Washington (CNN) - Senator Richard Lugar, R-Indiana, on Sunday questioned the decision by the United States to pursue military action in Libya without clearly defined objectives, and expressed concern over the role of the U.S. in Libya's future.
Lugar, the ranking Republican on the Senate Foreign Relations Committee, said, "Where does our involvement stop? This is why, before it begins, we ought to have a plan and we ought to have outcomes defined as to why American forces, American money are going to be at stake."
Though he acknowledged the humanitarian crisis in Libya, Lugar raised the issue of continuing unrest throughout the Middle East region - and if, with two wars already underway in the region, the repercussions of the decision by the U.S. to participate in the institution of a no-fly zone in Libya had been thoroughly examined.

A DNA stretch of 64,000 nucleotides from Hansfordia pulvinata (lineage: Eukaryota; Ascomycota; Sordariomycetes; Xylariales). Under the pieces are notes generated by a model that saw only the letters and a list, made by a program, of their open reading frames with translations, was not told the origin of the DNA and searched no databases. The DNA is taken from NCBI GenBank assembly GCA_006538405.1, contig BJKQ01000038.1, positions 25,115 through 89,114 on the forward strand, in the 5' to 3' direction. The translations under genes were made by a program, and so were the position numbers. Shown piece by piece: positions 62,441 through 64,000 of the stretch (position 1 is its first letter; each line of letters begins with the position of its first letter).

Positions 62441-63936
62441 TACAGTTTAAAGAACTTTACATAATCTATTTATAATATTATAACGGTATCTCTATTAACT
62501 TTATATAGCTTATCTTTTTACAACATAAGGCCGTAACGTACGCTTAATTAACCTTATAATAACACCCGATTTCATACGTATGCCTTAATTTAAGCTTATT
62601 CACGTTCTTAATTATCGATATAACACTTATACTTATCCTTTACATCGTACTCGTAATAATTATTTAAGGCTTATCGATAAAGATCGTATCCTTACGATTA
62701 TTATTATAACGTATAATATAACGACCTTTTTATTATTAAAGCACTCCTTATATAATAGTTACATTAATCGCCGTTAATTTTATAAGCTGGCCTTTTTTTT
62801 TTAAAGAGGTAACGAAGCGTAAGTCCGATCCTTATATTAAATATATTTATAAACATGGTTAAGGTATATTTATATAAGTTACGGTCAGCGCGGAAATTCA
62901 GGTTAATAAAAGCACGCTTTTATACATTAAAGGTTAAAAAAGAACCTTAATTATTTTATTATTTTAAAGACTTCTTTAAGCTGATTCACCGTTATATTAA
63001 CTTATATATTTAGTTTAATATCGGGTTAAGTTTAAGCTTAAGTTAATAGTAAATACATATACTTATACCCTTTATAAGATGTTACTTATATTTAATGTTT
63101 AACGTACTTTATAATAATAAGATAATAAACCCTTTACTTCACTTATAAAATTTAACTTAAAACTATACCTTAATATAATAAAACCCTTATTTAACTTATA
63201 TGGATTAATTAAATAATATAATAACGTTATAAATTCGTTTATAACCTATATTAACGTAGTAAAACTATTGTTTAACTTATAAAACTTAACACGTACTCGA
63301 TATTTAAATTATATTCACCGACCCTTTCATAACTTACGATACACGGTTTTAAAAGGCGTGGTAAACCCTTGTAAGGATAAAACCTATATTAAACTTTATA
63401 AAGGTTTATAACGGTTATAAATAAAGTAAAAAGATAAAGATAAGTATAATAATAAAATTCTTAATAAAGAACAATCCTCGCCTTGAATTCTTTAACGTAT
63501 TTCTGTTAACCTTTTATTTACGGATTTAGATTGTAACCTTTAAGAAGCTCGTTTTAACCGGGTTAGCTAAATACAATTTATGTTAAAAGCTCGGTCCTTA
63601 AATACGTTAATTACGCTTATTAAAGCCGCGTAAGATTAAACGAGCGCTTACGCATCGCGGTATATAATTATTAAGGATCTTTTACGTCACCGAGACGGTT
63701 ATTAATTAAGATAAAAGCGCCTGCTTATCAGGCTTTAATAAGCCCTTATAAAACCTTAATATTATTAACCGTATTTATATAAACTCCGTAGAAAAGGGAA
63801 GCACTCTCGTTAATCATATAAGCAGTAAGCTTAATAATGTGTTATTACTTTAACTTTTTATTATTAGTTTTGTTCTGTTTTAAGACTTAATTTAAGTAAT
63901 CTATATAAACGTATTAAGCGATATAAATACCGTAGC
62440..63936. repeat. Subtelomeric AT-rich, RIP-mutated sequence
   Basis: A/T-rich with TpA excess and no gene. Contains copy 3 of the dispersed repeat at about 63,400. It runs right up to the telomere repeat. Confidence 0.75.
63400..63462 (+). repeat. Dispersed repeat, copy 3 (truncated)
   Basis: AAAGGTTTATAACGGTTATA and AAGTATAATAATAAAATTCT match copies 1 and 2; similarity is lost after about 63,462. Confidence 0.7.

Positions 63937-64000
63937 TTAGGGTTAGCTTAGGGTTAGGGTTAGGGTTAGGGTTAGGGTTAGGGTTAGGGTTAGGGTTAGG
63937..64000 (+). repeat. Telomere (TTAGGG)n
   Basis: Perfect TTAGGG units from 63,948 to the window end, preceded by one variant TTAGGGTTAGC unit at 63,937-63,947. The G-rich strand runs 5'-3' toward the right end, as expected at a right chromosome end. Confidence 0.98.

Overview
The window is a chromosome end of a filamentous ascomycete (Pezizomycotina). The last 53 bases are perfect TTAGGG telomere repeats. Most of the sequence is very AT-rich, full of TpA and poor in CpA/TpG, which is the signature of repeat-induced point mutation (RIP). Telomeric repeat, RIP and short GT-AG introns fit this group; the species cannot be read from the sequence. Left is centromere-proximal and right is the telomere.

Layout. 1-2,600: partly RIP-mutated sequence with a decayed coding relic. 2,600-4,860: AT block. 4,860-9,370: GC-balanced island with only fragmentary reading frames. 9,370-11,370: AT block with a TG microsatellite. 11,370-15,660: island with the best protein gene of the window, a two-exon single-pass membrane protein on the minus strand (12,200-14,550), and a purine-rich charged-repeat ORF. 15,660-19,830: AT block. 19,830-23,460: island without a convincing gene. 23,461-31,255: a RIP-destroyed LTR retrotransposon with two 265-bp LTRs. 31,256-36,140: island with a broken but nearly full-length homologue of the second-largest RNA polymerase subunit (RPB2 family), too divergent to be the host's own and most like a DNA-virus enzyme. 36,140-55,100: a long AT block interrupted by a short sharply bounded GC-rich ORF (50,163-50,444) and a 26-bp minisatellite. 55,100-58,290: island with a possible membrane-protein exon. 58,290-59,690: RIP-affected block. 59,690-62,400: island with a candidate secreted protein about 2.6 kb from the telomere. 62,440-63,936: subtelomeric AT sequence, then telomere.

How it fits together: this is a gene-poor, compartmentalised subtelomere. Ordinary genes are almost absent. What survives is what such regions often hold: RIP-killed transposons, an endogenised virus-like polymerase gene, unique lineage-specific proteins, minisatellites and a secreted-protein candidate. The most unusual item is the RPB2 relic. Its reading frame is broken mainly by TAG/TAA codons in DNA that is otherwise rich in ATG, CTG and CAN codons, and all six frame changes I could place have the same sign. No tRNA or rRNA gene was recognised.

"Once again, we in the United States have not defined what we believe the outcome should be." Lugar said. "The president said Gadhafi should go because he's a monster and so forth, but is our objective that Gadhafi must go, in the way that Saddam Hussein must go, eight years ago for example? Precisely what outcome do we anticipate with the rest of the Libyans that are left? We don't know of an alternative government. But we know that many of the Libyans in the eastern part of the country went to Iraq to fight with Iraqis against American forces."
Lugar also said the U.S. cannot afford another war, and cited the current congressional budget fight over spending cuts.
"The fact is we cannot afford more wars now, and we're going to have to find in fact some curtailment of our military budget in addition to the so-called spending that we do, the 30 percent that we've been dealing with. There's another 70 percent out there and defense is a big part of it. In the midst of that, we have to be thinking carefully what our obligations are, how long they might continue."